Members of the royal household aren't all human

When your President met our Queen at Buckingham Palace last year, he rolled up in The Beast - a huge reinforced Cadillac built to resist bullets, missiles and chemical attack. There were also 200 Secret Service agents in tow, although what they got up to in the evenings in anyone's guess.

Buckingham Palace can be a risky venue for visiting dignitaries. Her Majesty is always perfectly charming, but Monty, Holly and Willow are a law unto themselves. These three little Corgi dogs may not look threatening, but they tend to chase people - and then bite. Five years ago the Queen was spotted with a bandaged wrist after intervening to break up a canine squabble. The wound to the Royal hand required three stitches.

Corgis were originally bred to help round up cattle. They usually go for your ankles. So when you see pictures of famous people with heads bowed in front of the Queen, they're probably on the lookout for her dogs. But, you're thinking, why doesn't she simply lock them up when she's entertaining? You don't know our Queen. She's had corgis for years. Her father King George the Sixth gave her a puppy for her eighteenth birthday. She's bred them. She's besotted by them.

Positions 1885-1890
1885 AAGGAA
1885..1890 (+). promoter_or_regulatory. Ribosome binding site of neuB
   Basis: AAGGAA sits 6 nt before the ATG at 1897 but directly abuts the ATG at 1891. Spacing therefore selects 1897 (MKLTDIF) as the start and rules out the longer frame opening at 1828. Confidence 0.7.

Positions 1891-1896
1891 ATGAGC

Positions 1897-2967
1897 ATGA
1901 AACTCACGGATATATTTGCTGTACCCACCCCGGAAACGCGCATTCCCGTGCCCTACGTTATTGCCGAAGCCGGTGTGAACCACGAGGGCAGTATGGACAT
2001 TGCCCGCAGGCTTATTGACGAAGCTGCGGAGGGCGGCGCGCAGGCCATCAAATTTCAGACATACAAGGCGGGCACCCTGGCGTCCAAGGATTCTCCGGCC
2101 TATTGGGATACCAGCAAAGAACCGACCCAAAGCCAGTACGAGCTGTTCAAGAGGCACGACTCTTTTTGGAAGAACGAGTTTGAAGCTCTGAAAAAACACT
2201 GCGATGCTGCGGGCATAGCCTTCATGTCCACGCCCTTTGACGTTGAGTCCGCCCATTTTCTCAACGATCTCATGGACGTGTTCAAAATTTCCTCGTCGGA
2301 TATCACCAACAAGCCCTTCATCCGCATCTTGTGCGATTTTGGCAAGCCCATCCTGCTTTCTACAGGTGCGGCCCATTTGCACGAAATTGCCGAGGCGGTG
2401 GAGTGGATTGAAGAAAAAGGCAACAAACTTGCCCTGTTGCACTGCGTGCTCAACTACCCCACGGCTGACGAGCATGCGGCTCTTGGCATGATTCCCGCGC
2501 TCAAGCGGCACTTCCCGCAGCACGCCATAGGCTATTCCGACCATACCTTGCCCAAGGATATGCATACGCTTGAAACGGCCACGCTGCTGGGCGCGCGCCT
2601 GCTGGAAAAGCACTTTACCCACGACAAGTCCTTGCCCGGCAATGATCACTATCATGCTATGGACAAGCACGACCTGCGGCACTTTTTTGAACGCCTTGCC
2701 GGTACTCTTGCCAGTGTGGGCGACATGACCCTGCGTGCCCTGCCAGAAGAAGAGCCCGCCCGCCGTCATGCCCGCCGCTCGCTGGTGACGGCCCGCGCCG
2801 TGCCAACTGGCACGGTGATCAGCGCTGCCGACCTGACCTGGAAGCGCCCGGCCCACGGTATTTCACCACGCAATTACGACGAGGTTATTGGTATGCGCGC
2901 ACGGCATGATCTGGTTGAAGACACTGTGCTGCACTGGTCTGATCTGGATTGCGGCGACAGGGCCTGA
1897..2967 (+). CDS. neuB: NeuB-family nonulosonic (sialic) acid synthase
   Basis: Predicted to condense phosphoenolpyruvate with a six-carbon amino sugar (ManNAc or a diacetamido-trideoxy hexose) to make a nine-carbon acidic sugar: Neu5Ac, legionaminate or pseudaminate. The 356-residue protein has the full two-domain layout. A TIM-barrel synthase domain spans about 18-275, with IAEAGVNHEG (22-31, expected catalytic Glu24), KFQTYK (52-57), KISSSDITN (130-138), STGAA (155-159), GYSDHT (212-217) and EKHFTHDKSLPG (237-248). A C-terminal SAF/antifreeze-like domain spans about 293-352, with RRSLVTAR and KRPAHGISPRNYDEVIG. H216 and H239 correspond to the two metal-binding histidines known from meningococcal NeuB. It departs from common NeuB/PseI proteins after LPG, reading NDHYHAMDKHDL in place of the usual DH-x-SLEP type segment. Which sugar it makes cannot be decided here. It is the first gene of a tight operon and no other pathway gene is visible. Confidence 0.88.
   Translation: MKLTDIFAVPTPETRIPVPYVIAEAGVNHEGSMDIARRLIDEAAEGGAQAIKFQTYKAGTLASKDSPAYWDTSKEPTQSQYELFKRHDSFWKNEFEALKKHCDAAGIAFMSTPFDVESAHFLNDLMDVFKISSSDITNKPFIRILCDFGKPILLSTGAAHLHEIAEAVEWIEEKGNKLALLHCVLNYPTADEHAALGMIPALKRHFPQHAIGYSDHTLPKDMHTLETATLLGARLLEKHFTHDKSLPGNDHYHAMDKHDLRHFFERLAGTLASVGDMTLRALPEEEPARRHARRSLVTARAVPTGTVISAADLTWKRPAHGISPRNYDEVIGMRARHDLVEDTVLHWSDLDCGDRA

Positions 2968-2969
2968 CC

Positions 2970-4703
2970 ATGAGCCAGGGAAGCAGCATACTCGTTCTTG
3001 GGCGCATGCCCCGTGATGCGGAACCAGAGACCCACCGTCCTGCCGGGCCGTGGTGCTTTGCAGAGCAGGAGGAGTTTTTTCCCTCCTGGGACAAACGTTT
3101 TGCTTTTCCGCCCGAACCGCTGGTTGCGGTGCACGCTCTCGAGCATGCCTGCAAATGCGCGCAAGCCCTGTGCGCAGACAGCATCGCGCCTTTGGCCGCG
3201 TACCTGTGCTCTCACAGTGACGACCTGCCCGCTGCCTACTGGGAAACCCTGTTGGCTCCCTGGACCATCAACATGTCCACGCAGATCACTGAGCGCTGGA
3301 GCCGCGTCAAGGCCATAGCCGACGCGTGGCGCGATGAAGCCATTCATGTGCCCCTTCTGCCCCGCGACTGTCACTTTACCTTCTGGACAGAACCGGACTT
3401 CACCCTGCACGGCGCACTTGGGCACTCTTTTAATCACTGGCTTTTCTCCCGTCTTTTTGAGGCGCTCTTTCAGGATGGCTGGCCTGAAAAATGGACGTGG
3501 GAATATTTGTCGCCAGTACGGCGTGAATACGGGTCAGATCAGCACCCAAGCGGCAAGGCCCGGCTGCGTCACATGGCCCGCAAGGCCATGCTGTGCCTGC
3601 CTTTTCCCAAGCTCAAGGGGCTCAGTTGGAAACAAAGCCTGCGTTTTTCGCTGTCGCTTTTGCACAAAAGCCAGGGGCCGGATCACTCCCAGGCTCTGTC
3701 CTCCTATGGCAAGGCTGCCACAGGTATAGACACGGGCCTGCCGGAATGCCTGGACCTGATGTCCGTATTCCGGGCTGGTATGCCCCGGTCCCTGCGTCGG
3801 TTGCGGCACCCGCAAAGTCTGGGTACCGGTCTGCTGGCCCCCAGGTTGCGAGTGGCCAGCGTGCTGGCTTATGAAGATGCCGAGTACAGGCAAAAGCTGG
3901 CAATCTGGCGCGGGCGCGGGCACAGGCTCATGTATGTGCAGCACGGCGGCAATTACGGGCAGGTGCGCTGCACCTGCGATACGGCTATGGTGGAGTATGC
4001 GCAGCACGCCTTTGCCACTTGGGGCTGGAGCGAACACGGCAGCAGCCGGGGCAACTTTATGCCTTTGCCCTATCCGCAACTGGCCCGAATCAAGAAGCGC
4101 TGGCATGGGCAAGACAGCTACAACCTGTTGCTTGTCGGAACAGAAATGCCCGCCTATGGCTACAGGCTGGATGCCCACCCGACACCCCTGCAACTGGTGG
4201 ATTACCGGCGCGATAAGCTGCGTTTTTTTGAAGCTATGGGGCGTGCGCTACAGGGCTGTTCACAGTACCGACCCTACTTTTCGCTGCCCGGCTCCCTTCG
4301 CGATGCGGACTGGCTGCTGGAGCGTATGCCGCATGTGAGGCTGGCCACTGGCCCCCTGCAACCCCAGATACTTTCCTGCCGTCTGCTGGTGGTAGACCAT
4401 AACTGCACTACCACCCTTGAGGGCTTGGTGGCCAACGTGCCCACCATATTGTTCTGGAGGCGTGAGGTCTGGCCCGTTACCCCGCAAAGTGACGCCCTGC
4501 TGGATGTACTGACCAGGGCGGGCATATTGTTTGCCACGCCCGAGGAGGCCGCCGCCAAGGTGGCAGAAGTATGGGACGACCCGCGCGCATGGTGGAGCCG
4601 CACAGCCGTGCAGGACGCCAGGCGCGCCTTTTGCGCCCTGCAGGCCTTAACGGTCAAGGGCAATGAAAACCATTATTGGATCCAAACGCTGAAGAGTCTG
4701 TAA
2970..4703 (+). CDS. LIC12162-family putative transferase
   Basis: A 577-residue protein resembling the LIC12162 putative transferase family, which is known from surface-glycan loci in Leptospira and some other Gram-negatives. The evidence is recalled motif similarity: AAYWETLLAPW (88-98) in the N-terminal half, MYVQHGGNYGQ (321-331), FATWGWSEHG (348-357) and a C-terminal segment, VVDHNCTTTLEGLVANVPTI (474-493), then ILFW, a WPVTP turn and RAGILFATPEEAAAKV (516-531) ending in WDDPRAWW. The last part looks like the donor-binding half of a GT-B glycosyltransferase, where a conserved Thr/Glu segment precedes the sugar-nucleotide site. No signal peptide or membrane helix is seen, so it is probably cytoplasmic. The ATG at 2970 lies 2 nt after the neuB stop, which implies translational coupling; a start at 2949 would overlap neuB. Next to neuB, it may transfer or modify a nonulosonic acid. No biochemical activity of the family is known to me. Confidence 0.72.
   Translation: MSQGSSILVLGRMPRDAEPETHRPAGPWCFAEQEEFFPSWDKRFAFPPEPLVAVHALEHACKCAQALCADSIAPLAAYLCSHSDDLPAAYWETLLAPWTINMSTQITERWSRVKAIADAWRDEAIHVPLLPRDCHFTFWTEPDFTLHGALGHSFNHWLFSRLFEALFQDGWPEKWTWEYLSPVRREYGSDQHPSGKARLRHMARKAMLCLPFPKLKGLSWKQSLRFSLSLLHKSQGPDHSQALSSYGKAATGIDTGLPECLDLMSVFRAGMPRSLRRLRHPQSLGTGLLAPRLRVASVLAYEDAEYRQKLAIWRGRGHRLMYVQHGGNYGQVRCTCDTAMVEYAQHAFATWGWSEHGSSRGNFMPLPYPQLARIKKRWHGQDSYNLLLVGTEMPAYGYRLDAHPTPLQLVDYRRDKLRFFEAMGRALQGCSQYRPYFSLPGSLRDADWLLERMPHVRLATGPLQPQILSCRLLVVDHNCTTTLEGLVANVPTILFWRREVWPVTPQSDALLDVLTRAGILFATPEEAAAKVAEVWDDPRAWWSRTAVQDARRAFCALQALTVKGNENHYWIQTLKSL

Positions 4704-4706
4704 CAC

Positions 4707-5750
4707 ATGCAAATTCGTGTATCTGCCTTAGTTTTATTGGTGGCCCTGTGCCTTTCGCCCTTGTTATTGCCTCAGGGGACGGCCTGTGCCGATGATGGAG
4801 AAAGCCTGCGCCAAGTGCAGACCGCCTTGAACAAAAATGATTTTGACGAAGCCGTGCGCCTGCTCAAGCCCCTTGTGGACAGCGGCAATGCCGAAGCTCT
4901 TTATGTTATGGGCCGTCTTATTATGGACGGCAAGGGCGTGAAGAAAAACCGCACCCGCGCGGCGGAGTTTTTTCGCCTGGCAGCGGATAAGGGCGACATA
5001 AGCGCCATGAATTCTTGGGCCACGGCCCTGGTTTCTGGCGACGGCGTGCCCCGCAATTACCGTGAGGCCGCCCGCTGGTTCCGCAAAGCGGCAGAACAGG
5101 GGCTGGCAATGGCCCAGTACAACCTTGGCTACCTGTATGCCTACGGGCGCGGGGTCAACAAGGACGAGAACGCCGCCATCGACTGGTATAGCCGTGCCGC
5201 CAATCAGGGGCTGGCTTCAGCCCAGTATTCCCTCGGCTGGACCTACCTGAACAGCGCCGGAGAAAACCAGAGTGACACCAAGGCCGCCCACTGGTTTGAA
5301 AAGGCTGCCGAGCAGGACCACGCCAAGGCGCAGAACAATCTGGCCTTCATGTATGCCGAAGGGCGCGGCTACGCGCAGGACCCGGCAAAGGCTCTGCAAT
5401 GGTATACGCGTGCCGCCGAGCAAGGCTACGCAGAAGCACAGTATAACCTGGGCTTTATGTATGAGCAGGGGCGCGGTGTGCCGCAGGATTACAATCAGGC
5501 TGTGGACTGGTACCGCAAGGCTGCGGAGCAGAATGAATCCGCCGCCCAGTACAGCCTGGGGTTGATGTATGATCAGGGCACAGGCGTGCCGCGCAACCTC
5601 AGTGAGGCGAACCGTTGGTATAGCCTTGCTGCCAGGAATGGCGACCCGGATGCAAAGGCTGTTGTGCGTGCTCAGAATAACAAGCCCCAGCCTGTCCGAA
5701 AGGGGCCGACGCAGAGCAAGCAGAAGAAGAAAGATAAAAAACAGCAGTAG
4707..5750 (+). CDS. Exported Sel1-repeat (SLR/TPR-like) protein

They have their own official menu - poached chicken, liver, rabbits, pheasant - and home baked scones which Her Majesty crumbles and personally adds to their dishes every day. They have their own room in Buckingham Palace. And each Christmas Eve, the Queen fills three stockings with presents for her pets. These dogs accompany her everywhere.

At one notorious state banquet a Corgi - dare I say this? - indiscreetly pee'd on the rug. Her Majesty didn't bat an eyelid. She summoned the Master of the Royal Household, Rear Admiral Sir Somebody-or-Other, who commandeered a blotting pad from the Queen's writing desk and then went down on his hands and knees to deal with the damp patch. Everyone else pretended not to notice.

The Corgi breed has been in decline for a while. Only 300 puppies were registered every year. But they're now making a significant comeback thanks to Her Majesty's Diamond Jubilee and her three - sometimes ill-tempered - four-legged friends.

This is Ed Boyle for CBS News in London.

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